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Graffiti - the rise of the female street artist by Kate Cox

Cover photo - Artist MadC

With Street Art now a buzz-word, the mainstream is starting to understand this vibrant subculture and how Graffiti truly defined its own movement. In this often male-dominated scene, we explore the history of the female graffiti artist and some diverse approaches in style.


Blossomed from the seed of a handful of ‘tags’ in the mid 60’s-early 70’s around New York and Philadelphia, graffiti took solid roots a decade later creating a fresh, albeit controversial scene combining hip-hop and street dance. An explosive super-cool style, edgy enough to drive fear into the minds of many.

Solo painters and crews took to the streets leaving their marks on trains, walls, anything going, to get their tags seen. Writers experimented with bubbles and shapes, developing the ‘wildstyle’ lettering techniques that we recognise today; transitioning simple words into intricate artworks. An illegal statement by the creator, artists were ready to run if caught in the act of ‘vandalism’.


This literal explosion of colour on the streets started a massive movement and although recognised females like Lady Pink & Claw pushed to define their place during the early 80’s, it’s only now, almost half a century later, that ladies can finally stand up alongside the big boys.


The myth that graffiti was a man’s world was linked to its edgier side - being out late at night in dark places, a target for weirdos, breaking the law and running from police. It went against stereotypes. Traditional” feminine qualities, being timid, delicate and unable to deal with fear* were not qualities of a graffiti writer.

Sneaking around at night, dirty, dangerous, surely that’s not for girls right?! Wrong.


There have been amazing women on the scene since the beginning. Graffiti veterans Barbara 62, Claw and Lady Pink gave the 80’s NYC guys a run for their money!

Breaking through this competitive, macho chauvinistic world was tough. Some women hid behind their anonymity, often manifesting themselves in masculine ways, whilst others dropped feminist nods through secret symbols.

Claw, who’s iconic tag - a three clawed paw - was spotted over NYC in the late 80’s, included what she describes as “little winks to the girls”, feminine slogans inside the claw, like “baby love”, “hot” or “PMS”.[1]

Scrapes and being tough are part of the process. Lady Pink sneaked out of her bedroom window at night to paint. Claw recalled scaling the Manhattan Bridge on a four-inch plank. And Charmin 65 (the first woman to tag the New York subways) climbed fences, ran across train tracks and had scraps with men.[2]

Sometimes being a woman had an advantage. Claw occasionally donned a prom dress, knowing that cops would never suspect she carried spray cans in her purse.[3] Lady Pink, who at the age of 17 was going to parties with Andy Warhol and hobnobbing with Keith Haring and Jean-Michel Basquiat [4], recalls similar experiences of talking herself out of trouble with the police.[5]

Recent changes have allowed ‘ladies of the can’ to inch into the scene. It’s challenging, especially large scale, working on scaffolding at height, but there is a much greater comradery now. It’s no longer the boys club, it's a family. The feminine struggle for recognition is acknowledged as we celebrate the females adorning their personal statements all over the world. A handful of these amazing women with diverse styles are included below.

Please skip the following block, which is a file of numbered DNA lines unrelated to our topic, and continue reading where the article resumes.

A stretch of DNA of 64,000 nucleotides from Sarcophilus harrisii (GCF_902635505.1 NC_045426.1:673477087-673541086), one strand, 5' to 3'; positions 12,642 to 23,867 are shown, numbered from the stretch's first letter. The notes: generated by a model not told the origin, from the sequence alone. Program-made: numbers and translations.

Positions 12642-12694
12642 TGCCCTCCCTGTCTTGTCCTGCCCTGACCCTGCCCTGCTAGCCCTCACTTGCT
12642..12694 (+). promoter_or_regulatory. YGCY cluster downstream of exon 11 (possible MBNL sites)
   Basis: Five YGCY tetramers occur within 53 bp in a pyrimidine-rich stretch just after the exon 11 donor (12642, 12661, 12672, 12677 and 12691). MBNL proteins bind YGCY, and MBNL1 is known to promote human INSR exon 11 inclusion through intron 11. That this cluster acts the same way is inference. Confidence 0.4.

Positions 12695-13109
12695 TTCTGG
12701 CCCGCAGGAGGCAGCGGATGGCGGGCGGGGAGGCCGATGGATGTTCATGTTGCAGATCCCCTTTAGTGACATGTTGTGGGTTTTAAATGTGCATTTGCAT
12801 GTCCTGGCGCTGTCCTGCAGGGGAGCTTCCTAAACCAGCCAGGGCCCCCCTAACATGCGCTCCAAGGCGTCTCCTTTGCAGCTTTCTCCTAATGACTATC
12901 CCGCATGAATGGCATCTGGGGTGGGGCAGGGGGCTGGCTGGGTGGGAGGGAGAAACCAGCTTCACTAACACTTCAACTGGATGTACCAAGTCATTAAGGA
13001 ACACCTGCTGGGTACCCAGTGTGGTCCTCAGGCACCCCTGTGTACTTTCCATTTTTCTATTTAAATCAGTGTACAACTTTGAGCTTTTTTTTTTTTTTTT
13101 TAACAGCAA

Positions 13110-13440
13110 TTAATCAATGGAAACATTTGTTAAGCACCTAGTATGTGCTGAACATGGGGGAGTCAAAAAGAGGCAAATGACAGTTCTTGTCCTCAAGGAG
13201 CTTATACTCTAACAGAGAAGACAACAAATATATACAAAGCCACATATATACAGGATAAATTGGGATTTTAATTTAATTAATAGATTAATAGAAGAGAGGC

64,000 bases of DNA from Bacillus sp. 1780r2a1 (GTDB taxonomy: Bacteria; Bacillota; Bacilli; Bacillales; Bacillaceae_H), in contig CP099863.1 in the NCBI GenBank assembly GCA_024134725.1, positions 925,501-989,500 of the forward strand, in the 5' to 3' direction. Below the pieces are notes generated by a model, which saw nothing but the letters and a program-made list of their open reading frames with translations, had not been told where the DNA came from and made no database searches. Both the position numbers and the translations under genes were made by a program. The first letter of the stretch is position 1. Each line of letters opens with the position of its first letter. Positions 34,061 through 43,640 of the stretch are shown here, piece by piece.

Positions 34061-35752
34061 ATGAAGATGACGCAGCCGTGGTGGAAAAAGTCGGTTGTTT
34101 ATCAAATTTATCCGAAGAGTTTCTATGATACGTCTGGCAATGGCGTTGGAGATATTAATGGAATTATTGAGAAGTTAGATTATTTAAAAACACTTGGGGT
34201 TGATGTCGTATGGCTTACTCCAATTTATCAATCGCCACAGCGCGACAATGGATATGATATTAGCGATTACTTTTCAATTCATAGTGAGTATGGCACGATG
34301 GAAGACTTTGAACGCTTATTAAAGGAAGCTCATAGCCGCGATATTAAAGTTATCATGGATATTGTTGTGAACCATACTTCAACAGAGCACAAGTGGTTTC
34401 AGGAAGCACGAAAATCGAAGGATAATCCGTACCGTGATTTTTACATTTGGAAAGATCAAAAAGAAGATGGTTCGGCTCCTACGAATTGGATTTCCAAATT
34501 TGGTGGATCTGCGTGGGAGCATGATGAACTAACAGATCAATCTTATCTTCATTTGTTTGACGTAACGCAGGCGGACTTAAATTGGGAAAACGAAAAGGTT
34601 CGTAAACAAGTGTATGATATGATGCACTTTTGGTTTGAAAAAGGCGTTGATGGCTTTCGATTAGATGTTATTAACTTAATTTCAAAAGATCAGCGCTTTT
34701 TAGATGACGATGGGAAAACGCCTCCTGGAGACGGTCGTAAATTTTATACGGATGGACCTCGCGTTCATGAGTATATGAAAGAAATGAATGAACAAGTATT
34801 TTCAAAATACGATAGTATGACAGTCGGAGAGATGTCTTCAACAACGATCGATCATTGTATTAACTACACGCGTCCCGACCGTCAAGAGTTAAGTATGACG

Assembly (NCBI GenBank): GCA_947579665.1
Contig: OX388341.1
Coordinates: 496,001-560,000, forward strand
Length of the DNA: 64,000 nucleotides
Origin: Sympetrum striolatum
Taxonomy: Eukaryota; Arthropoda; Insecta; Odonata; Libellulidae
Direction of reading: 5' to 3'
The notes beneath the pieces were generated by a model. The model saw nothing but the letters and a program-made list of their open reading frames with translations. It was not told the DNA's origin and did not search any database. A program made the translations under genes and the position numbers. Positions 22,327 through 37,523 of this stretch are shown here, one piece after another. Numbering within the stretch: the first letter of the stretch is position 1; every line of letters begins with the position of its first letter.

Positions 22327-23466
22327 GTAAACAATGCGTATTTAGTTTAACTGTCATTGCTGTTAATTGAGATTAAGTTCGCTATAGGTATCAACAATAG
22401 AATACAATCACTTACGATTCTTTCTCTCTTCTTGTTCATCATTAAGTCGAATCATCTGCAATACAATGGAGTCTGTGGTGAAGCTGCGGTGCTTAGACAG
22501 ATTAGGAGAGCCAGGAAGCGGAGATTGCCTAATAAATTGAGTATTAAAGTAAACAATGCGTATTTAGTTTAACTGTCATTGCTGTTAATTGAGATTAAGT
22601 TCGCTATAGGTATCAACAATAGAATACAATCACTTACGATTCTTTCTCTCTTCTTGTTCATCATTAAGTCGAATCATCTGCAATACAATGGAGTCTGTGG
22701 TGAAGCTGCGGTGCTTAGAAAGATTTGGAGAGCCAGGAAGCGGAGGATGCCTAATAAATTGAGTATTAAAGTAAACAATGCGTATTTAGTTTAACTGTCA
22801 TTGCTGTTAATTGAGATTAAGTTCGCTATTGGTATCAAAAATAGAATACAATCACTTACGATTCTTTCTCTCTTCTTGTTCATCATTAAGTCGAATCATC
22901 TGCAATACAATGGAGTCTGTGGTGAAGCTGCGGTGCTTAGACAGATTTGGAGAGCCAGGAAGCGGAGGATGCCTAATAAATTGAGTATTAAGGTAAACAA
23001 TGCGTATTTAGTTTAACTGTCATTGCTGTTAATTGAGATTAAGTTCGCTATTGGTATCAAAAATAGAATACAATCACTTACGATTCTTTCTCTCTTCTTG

Faith47 - internationally acclaimed mixed-media visual artist making large scale work.

MadC - from ‘a teenager with a can’ to highly acclaimed street artist, responsible for some of the largest murals in the world.

Lady K Fever - long term graffiti artist with a passion for community and educational projects.

Maya Hayuk - feminista muralist creating bold geometric patterns.

Nomad Clan - duo Aylo & Cbloxx combine bold graphics with a surreal portrayal of life.

Christina Angelina -known for her monochrome, photorealistic portraits of women.

Swoon - pasting paper portraits to the sides of buildings for 20+ years.


More open dialogue around feminism has given female artists the space to be themselves and as popular culture embraces gender as irrelevant, transformations sprout and seeds grow. An artist is an artist.

At the same time, graffiti as a whole is finally being recognised for its monumental cultural influence, reaching all kinds of people in all corners of the world.


*not the views of the author!


Kate Cox


References :

1 & 2

Kelsey Ables. 2019. The Boundary-Breaking Women of New York’s Graffiti Scene”. artsy.net

https://www.artsy.net/article/artsy-editorial-boundary-breaking-women-new-yorks-graffiti-scene

3

Miss Rosen. 2019. “Claw Money is New York City’s First Lady of graffiti”. huckmag.com

https://www.huckmag.com/art-and-culture/photography-2/claw-money-graffiti/

4 & 5

Sarah Cascone. 2019.‘I Was a Feminist and I Didn’t Know It’: How Lady Pink Made a Space for Herself in the Boys Club of New York’s Graffiti Scene”. artnet.com

https://news.artnet.com/exhibitions/lady-pink-interview-1602208


Kate Cox

Kate Cox is a Worcester based, Freelance Producer/Curator/Writer and the Director of ‘Clik Clik Collective‘ (creating immersive live art experiences for events), and ‘The Cabinet of Lost Secrets‘ (a weird and wonderful live music and arts venue at Nozstock The Hidden Valley).

With a passion for the arts (especially street art/graffiti) Kate is the Arts Editor for local music and arts magazine, Slap Mag and has written freelance articles for several arts organisations over the years. She is currently deep in planning on a new event for the city, Worcester Paint Festival in September 2021, in partnership with Cheltenham Paint Festival.


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